___ That’s funny. Another person who commented on that typo offered a different way to spell that word.
___ My story has received five-star ratings twelve times. Still, negative comments are always hurtful when they come from other authors.
___ This is a comment I recently received : “i cant waitu ntil i read the next one!!” So you see, criticism from competing authors doesn’t mean as much as praise from avid readers.
___ I’m not trying to sell these stories unless a publisher asks me for them. They are a pleasure to write. And they’re free!
The writer showed me the original feedback, which was critical but polite and honest, since the novella really does need work. Her response included the last five points in my checklist – the praise from the avid reader is a direct quote.
I don’t know if the critiquer will ever read this writer’s work again, but I’m certain I won’t. The passive-aggressive reaction may be less dramatic than the Hoffman/Rice-type meltdown, but they're both unacceptable.
Tuesday, September 8, 2009
In a world of doubts and uncertainties, Max Lucado’s book Fearless draws on the Bible to offer Christians support – and more importantly, freedom from their fears. I requested this book from Thomas Nelson as part of the Book Review Bloggers program.
Fearless focuses on the Bible’s message of trusting in God, relying on the promises in Scripture and dealing with problems through prayer rather than trying to do too much oneself. But it never comes off as simply a collection of Bible verses – or, for that matter, a sermon. Instead its message is conveyed in a storytelling style, and a good example of this is the chapter on Worry. That word is capitalized because that’s how it appears in the text – and in the brief stories of people with different reasons to worry about what’s happening to them.
Worry sits on the back row of the English as a Second Language class. He’d prefer the front row, but by the time he caught the city bus and endured the evening traffic, the best seats were taken. His hands still smell of diner dishwater where Worry worked since six this morning. Within twelve hours he’ll be at the sink again, but for now he does his best to make sense of verbs, adverbs, nouns. Everyone else seems to get it. He doesn’t.
That’s memorable. It makes the book an easy as well as a compelling read.
Fearless is divided into chapters based on different kinds of fears – concerns for children’s safety, the fear of death, of poverty and so on. There’s also an extensive discussion guide. On the other hand, it’s definitely a book by a Christian for Christians, and I was personally turned off by the depiction of atheists as discontented people without real hope or joy.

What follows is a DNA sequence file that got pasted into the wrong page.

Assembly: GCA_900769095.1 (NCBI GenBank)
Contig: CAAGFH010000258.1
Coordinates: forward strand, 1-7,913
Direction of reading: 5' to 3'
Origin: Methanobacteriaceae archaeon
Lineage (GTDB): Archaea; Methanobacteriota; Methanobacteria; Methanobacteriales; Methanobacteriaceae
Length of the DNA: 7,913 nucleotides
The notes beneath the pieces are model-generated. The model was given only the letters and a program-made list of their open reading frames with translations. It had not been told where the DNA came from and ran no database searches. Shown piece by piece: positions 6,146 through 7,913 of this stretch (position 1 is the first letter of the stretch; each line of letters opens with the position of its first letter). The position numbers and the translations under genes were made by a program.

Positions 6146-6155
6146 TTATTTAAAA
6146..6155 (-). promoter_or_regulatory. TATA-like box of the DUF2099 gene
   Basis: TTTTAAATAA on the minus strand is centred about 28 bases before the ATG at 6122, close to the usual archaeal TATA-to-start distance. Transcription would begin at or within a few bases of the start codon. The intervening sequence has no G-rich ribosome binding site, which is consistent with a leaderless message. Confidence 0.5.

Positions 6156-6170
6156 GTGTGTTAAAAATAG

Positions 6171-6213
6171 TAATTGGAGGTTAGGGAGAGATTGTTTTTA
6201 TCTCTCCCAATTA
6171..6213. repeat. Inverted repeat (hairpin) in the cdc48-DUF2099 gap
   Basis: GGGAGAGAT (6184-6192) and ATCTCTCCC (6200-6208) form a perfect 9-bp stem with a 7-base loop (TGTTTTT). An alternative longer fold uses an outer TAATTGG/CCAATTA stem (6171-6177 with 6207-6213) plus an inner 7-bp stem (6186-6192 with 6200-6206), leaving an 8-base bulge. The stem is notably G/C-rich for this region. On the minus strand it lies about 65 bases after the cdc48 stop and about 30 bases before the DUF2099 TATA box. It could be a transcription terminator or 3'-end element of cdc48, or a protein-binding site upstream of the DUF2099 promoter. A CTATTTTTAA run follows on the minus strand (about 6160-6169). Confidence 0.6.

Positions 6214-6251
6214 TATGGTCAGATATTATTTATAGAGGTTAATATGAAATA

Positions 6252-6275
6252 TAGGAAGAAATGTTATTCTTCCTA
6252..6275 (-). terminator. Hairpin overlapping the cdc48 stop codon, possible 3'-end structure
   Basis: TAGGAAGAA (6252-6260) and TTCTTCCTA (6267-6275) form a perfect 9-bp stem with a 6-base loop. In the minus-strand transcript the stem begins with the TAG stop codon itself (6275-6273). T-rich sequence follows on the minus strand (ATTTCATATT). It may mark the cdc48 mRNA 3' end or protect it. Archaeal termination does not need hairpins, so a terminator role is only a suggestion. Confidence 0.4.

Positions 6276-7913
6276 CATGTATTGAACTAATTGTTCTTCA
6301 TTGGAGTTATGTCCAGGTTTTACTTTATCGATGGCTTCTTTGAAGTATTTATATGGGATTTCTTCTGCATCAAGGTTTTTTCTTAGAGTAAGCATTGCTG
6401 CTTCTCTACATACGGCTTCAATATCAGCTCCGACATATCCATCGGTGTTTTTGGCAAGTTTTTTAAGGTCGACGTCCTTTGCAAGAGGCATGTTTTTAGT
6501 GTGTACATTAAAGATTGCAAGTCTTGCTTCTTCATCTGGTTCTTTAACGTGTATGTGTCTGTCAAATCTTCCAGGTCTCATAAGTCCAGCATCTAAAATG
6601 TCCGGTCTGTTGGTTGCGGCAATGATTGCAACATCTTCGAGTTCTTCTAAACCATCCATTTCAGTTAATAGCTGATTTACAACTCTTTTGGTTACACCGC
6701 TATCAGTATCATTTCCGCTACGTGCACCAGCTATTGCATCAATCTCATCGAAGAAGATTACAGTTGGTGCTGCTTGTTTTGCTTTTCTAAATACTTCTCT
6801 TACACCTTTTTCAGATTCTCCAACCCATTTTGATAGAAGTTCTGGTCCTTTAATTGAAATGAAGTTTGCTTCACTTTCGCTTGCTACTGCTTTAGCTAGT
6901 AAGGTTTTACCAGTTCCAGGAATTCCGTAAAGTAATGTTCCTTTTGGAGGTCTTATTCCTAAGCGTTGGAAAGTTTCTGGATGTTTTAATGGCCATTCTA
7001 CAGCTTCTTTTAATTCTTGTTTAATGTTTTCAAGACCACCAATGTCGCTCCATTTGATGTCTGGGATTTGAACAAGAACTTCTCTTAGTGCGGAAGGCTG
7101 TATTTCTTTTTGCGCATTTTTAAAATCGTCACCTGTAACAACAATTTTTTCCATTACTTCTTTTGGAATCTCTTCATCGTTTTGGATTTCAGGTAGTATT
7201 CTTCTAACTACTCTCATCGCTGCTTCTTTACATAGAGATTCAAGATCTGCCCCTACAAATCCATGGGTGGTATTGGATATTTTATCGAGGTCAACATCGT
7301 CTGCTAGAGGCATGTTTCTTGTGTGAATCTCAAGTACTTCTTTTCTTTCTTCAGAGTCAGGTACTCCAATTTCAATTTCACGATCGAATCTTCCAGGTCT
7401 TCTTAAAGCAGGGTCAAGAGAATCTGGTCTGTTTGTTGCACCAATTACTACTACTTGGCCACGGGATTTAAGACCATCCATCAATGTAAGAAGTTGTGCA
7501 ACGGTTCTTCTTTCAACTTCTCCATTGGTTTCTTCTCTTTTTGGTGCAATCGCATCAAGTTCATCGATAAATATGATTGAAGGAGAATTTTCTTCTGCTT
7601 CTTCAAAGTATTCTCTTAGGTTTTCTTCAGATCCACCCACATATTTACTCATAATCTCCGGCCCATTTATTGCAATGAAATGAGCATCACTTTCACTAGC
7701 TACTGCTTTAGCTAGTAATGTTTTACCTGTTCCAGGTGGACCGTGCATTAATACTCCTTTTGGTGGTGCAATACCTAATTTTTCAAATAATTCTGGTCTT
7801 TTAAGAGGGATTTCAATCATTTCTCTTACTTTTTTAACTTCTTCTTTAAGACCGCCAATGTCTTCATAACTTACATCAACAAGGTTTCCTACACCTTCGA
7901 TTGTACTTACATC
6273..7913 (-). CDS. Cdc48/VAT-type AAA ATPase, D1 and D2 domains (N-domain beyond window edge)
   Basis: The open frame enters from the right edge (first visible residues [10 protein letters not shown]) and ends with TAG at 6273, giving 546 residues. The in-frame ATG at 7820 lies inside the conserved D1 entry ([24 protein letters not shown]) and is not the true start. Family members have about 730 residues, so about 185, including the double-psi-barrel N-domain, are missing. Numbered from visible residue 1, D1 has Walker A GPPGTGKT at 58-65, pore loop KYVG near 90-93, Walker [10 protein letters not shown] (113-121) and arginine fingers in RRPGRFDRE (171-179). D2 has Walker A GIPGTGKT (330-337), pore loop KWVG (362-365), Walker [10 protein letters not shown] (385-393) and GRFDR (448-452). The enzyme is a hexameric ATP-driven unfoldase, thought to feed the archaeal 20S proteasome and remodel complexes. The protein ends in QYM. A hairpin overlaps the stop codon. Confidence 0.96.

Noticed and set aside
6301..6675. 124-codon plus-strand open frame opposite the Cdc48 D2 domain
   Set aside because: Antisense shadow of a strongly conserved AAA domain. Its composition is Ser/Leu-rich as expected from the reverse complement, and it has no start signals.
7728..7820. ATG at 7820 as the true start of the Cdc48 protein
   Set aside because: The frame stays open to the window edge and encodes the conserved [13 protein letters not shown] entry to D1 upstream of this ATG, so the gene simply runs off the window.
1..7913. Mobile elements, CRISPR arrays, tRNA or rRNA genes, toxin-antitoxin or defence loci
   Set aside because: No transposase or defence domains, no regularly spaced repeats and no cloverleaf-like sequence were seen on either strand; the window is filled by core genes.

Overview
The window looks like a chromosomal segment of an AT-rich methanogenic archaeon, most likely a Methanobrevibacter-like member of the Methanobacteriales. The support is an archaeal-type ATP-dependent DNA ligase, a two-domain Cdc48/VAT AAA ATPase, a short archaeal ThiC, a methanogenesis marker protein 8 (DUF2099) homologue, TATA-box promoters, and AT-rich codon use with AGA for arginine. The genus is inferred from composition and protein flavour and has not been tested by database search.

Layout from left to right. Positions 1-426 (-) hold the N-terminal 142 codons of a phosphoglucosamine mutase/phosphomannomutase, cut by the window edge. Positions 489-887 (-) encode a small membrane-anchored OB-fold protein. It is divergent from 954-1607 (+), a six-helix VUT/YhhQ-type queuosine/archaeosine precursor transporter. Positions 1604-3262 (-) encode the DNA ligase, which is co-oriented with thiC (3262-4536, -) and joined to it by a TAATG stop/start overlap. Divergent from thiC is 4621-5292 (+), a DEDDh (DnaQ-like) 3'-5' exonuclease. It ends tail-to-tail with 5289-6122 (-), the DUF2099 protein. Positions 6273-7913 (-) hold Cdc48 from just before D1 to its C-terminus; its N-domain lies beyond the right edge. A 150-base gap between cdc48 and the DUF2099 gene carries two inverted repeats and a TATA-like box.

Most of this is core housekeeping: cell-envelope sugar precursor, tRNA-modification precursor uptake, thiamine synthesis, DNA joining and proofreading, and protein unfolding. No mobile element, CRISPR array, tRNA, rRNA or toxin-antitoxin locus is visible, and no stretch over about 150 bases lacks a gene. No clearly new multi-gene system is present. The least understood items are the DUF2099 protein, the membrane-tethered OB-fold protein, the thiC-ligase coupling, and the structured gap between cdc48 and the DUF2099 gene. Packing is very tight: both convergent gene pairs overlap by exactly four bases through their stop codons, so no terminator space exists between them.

For what it is, though, Fearless works, and I think this book’s target readership will be benefited by it.
Monday, September 7, 2009
I’ve always liked stories which start out by throwing normal, ordinary people into rough situations… and then letting them spiral down as a result of their own flaws and bad decisions. Changing Lanes is a great example of that.
Gavin Banek is an ambitious young lawyer with a good life. He works for his father-in-law’s firm and has a mistress on the side. And on the day it all starts (the entire film takes place in a day) he has to take an important file to court, to counter the granddaughter of a millionaire coerced into signing his wealth over to Banek’s firm. So he’s driving, already a little late.
Doyle Gipson is quite different. A recovering alcoholic, he’s trying to turn his life around, and has taken out a loan on a house to try to persuade his ex-wife not to move away with their sons. Now he’s on his way to the courthouse to meet her. One thing that really touched me was when he’s in his car, earnestly repeating aloud the things he has to say to the judge about boys needing their fathers.
One fender strikes another. The story begins.
At first it’s all very civilized – the two men check that neither of them is hurt – but then Banek remembers how late he is and offers Gipson a blank check rather than wasting time with the insurance information. Gipson refuses. He wants to do everything correctly. He’s kind of an idealist, poor guy. Banek is sorry but no, he can’t hang around or offer Gipson a ride. “Better luck next time,” he says and drives off, leaving Gipson with his now non-functional car.
And beside a file that has fallen, unnoticed, by the side of the road.
I love this kind of setup because it could happen to anyone. And that’s the premise of the story – that here are two regular guys who under routine circumstances would never have met each other but would never have harmed each other if they did. But they changed lanes, they did meet each other and now they’re going to do things that would appall them.
Banek arrives at the courthouse and realizes he’s lost the file. The dialogue that follows is wince-inducing in an empathic way. Left empty-handed before the judge, Banek launches into an explanation of how, as he was exchanging insurance information with the other guy, he accidentally handed him the file.
Judge : Did you get his name?
Banek : Did I get his name? Yes. Of course I got his name.
Judge : Just call him.
Banek : As I – as I – uh, if memory serves, Your Honor, I believe he’s not in.
(The opposing attorney covers his mouth to hide a grin)